As the two-headed Byzantine eagle fled, heavily injured, to Nicaea in Asia Minor, the Byzantine provinces in Europe, one after the other, fell into the hands of the violent Crusader knights, and were transformed into numerous Frankish petty states. Epirus, however, held on to its independence.

The renowned Despotate of Epirus, which was founded during that time, constitutes the best proof, not only of the Hellenicity of the region during that period, but also of the firm spirit of resistance of the Epirotan people to foreign invaders. Michael Comnenus Ducas (1204-1216), who founded the Despotate, succeeded in stabilizing his hold over the entire area of both provinces of Epirus. His brother, Theodore Comnenus Ducas, who succeeded him, extended the boundaries of the Despotate, liberating Thessaly and Macedonia, and reaching the river Hebrus. Indeed, it appeared that he would also liberate Constantinople. In 1230, however, in the battle of Klokotnitsa, near Adrianople, he was defeated and captured by the Bulgarians.

The heirs to the throne of the Despotate clashed with the Greek Empire of Nicaea, with the result that the recapture of Constantinople from the Franks was delayed. The Despotate also lost the prestige it had gained under its first two rulers. Epirus during that period, free from attacks by the Franks and the Slavs, flourished and enjoyed great prosperity, as is attested in the towns of Epirus by the many Byzantine buildings (churches, forts, aqueducts, bridges, etc.) dating from this time of hardship for Hellenism.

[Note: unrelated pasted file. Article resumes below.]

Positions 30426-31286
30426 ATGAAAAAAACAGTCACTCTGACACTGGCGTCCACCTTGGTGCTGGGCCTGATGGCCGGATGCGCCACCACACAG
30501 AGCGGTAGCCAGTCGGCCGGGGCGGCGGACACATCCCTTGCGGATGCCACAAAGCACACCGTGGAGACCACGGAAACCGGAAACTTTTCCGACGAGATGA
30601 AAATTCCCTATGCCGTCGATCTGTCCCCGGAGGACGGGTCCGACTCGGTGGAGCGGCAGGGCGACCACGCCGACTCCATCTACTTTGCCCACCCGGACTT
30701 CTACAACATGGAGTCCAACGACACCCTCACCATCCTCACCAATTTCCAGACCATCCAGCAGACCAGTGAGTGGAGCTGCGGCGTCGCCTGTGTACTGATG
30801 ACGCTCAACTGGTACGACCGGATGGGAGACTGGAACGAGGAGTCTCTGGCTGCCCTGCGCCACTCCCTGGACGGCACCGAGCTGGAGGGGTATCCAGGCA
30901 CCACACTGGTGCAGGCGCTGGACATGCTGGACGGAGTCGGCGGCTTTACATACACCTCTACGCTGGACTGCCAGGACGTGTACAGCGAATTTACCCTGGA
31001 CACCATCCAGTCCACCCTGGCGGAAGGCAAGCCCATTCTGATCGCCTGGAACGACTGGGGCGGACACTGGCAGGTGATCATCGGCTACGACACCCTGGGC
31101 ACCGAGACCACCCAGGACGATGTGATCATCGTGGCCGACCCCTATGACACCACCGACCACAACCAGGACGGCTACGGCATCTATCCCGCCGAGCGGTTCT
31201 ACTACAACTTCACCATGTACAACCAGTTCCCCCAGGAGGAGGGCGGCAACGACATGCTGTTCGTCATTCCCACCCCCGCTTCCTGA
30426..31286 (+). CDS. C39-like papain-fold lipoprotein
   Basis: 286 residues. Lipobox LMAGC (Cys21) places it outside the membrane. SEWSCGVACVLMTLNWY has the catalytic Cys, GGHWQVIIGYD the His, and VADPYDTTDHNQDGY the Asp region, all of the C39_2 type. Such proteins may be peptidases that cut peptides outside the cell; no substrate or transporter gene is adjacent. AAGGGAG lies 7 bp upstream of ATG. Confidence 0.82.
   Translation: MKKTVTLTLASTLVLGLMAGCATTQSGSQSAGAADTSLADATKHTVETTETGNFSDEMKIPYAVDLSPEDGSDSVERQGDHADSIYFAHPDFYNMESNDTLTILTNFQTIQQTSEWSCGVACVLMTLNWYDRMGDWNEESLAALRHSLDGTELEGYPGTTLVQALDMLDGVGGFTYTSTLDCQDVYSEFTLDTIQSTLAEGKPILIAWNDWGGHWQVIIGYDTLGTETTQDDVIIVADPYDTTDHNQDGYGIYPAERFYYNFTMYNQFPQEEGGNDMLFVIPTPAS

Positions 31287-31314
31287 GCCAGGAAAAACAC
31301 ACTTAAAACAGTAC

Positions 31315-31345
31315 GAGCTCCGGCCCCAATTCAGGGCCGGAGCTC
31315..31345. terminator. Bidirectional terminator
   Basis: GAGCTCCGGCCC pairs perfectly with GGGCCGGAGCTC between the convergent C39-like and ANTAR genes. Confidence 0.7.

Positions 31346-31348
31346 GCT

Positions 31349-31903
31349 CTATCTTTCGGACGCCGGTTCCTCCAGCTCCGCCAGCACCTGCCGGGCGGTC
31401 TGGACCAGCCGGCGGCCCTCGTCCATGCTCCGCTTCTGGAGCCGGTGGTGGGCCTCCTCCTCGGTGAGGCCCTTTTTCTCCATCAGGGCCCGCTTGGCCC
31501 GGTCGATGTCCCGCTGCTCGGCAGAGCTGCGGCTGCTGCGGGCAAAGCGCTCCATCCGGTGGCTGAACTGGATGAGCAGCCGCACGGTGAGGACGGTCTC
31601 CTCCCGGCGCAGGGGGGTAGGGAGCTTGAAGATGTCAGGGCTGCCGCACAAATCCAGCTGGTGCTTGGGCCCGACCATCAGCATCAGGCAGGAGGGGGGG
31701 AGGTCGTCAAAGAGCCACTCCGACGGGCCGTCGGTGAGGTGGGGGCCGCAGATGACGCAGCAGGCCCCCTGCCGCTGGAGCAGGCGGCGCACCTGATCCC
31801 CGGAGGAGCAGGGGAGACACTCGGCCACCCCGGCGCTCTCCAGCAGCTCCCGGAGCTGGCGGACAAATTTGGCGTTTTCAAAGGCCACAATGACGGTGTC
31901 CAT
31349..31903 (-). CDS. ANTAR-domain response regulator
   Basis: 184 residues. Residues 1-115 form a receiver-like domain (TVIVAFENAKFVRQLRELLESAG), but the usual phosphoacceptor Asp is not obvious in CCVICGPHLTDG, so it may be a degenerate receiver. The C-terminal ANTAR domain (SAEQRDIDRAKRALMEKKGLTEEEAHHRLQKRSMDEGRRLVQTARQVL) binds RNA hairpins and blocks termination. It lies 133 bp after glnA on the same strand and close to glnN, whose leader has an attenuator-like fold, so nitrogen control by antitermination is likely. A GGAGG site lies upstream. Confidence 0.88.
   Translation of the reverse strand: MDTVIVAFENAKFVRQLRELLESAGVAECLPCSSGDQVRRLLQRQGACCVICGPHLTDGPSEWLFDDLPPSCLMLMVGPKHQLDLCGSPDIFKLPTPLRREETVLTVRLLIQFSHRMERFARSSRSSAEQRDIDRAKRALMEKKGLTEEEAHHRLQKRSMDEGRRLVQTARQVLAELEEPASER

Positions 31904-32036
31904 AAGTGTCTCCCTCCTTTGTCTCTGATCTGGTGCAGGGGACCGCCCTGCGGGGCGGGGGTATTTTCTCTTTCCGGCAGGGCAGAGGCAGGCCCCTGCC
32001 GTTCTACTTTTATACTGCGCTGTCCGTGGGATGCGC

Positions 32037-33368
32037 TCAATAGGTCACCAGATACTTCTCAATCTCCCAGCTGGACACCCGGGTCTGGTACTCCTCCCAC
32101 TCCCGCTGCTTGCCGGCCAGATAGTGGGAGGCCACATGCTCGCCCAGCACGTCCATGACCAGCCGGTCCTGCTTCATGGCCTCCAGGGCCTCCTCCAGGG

The Despotate of Epirus offered inestimable services to Hellenism in the dark period of the Frankish Occupation. As Paparregopoulos epigrammatically states “[Epirus] at that time, saved the Greek nation in Europe.”

When Constantinople was retaken, Epirus was for a short period (ca. 1335) incorporated into the Byzantine Empire, which, however, never succeeded in recovering its previous glory. The Serbs formed a powerful state and began to push southward, reaching as far as the river Genusus and the gates of Thessalonica. In 1349 Stephen Dushan occupied all of western Greece, reaching as far as Acarnania, and proclaimed himself emperor of “the Serbs and the Romans.” Many Albanians, who had helped him in his conquests, came from the areas north and settled in Epirus.

The situation following his demise was chaotic. Charles Thopia, an Albanian tribal chief, who in 1368 proclaimed himself “King of Albania,” prevailed in the northern part of greater Epirus. The Serbs, who retained their hold on central Epirus, with Ioannina as its capital, ceded the territory to the Florentine Esau Buondelmonti (1385). The southern provinces of Epirus were under the control of various Albanian tribal chieftains.

By the end of this period there appeared in Europe for the first time a new wave of raiders from the East, the Ottoman Turks. On 9 October 1431, the Ottomans occupied Ioannina and within a few years they extended their dominion over all of Epirus.

sources
1-Brittanika, Epirus
2-Konstantinos Vakalopoulos, Epiros
3-The Struggle Of North Epirus, Greek DIS
4-Epirus:4000 years of Greek history and Civilization

Written by Akritas